Thomas-Germain-Joseph Duvivier: An Architect’s Table, 1772.
One of the most talented pupils of Chardin, Duvivier began to exhibit still lifes at the Salon in 1761. In this painting we see the tools of an architect who loved Greek architecture. The plans are for a neoclassical building and were probably inspired by the Greek capital and door design on the architect’s table. The composition is a rich harmony of shapes, textures and tones. Duvivier has intentionally distorted the perspective of the capital and the inkbottle to emphasize the strong diagonal lines of the composition, leading the eye across the table, along the line of the ruler, to the drawing of the ancient doorway.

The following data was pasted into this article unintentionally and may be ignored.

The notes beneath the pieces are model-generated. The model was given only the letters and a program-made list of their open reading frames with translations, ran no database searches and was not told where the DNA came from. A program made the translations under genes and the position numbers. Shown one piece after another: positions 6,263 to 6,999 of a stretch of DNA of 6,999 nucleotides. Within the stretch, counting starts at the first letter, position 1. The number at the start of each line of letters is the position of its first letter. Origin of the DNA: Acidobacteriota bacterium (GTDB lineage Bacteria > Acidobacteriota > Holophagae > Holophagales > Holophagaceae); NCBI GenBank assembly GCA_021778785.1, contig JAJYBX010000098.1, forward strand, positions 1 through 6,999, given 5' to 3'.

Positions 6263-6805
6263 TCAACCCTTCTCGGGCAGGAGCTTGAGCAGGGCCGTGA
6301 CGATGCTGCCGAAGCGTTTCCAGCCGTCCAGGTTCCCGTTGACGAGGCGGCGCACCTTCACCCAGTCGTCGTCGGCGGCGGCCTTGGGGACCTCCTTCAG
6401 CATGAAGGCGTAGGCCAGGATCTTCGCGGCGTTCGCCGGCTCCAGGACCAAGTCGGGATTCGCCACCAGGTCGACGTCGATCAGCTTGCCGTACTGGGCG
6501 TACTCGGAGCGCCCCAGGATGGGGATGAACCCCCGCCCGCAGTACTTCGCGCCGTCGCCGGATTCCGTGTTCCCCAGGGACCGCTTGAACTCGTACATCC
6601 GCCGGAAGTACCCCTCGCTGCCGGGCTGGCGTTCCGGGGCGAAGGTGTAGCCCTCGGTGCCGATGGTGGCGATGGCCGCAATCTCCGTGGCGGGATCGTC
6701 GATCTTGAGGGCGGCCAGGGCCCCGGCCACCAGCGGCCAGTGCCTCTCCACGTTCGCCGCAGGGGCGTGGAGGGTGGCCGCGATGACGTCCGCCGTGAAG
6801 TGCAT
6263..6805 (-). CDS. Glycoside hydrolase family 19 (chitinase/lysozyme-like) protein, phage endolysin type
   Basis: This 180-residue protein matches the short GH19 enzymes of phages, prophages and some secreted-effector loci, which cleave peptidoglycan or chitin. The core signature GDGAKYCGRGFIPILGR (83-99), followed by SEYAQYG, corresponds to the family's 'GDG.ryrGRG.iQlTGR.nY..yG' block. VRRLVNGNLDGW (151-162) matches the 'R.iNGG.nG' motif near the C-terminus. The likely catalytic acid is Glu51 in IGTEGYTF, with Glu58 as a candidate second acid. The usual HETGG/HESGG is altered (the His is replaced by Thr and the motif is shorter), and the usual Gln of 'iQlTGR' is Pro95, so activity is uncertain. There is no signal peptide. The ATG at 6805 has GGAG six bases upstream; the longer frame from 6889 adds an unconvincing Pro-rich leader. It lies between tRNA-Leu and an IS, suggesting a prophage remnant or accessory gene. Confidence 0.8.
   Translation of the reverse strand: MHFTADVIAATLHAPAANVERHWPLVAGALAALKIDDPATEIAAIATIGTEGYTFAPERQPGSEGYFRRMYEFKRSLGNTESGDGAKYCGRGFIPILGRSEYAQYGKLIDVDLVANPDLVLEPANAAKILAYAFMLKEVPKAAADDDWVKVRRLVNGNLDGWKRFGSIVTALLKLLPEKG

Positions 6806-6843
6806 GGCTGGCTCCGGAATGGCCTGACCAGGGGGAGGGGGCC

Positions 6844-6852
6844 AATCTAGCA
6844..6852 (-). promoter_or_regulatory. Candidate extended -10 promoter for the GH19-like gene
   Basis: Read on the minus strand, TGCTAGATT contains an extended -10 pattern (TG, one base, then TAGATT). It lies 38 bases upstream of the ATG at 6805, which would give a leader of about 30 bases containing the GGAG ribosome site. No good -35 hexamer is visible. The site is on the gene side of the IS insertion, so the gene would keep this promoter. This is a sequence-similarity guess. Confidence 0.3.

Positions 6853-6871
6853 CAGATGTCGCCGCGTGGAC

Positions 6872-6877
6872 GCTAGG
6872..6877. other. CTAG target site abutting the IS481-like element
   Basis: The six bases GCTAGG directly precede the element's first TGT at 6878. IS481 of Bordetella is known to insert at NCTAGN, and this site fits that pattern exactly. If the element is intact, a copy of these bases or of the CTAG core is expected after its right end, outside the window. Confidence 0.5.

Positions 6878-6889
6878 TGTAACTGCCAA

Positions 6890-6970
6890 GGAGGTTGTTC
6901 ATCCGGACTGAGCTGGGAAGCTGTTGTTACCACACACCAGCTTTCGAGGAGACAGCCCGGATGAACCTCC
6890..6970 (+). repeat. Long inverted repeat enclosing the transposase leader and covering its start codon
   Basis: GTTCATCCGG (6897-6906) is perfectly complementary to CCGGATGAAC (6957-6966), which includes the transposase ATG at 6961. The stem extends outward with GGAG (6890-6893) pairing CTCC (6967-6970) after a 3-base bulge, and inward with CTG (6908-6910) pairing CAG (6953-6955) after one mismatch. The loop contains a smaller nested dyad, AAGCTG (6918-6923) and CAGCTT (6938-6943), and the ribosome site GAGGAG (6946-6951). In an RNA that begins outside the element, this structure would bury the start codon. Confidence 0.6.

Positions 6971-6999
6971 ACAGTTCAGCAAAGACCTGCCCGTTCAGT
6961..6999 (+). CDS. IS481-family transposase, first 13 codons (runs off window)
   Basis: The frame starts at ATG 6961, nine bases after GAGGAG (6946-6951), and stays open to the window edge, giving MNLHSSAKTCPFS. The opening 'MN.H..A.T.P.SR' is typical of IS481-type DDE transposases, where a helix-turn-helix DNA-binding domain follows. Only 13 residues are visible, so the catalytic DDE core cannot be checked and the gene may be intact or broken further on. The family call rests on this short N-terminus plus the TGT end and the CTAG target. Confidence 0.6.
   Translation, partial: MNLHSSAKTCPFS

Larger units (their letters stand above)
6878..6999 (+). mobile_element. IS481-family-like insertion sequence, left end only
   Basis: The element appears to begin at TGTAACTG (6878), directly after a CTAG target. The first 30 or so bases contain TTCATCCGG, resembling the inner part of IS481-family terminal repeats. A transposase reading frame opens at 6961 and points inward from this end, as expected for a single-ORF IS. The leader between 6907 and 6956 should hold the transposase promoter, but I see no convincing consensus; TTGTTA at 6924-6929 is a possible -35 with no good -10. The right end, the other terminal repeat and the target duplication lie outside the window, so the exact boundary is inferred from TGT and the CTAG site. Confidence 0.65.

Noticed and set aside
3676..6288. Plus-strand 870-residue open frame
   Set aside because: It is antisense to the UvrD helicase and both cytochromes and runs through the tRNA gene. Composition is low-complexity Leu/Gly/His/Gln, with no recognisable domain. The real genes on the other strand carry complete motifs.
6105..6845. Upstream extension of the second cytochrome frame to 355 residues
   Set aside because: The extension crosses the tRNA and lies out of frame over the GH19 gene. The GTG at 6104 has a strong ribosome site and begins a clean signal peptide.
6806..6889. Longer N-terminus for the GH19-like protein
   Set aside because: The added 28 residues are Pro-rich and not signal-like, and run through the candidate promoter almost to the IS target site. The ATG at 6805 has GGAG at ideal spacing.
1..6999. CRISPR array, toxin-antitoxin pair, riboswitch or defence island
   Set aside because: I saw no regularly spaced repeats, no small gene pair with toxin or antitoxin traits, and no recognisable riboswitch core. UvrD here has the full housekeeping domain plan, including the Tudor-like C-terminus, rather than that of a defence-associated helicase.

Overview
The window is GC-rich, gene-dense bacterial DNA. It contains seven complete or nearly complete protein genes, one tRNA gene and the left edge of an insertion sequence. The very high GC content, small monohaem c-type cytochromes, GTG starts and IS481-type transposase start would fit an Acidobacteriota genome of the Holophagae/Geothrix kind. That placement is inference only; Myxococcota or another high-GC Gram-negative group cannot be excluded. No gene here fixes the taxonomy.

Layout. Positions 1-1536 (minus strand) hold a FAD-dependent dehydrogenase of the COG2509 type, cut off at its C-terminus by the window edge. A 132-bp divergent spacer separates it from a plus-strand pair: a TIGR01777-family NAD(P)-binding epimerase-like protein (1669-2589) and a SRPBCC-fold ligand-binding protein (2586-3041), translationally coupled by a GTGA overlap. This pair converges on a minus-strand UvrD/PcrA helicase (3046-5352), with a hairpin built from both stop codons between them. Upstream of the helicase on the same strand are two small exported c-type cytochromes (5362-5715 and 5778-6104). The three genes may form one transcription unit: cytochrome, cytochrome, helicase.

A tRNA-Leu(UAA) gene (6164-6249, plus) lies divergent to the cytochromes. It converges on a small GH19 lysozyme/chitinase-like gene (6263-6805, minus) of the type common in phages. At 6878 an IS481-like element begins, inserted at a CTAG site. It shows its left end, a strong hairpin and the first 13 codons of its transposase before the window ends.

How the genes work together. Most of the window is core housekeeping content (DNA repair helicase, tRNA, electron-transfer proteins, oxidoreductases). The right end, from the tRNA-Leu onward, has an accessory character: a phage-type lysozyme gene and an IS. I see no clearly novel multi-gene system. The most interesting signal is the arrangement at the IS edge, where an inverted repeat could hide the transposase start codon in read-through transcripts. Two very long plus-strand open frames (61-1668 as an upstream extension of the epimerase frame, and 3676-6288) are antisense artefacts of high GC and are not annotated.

24. April 2015
von Bibliotheca Altonensis
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